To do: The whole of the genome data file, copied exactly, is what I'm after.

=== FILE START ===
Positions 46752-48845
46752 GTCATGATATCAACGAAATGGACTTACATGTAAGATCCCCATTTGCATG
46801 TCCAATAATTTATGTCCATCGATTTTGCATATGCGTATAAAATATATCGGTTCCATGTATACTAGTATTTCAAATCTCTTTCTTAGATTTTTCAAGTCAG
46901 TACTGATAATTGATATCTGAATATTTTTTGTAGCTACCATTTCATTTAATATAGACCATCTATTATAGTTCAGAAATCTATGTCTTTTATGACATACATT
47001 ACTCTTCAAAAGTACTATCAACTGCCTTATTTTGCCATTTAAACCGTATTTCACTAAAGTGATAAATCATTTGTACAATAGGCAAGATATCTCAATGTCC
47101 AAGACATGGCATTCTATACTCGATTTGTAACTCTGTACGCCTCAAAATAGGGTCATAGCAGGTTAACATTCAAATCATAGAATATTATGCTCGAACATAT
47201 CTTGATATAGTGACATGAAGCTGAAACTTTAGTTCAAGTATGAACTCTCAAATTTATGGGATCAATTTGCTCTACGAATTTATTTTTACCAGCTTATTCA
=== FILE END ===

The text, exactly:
Positions 46752-48845
46752 GTCATGATATCAACGAAATGGACTTACATGTAAGATCCCCATTTGCATG
46801 TCCAATAATTTATGTCCATCGATTTTGCATATGCGTATAAAATATATCGGTTCCATGTATACTAGTATTTCAAATCTCTTTCTTAGATTTTTCAAGTCAG
46901 TACTGATAATTGATATCTGAATATTTTTTGTAGCTACCATTTCATTTAATATAGACCATCTATTATAGTTCAGAAATCTATGTCTTTTATGACATACATT
47001 ACTCTTCAAAAGTACTATCAACTGCCTTATTTTGCCATTTAAACCGTATTTCACTAAAGTGATAAATCATTTGTACAATAGGCAAGATATCTCAATGTCC
47101 AAGACATGGCATTCTATACTCGATTTGTAACTCTGTACGCCTCAAAATAGGGTCATAGCAGGTTAACATTCAAATCATAGAATATTATGCTCGAACATAT
47201 CTTGATATAGTGACATGAAGCTGAAACTTTAGTTCAAGTATGAACTCTCAAATTTATGGGATCAATTTGCTCTACGAATTTATTTTTACCAGCTTATTCA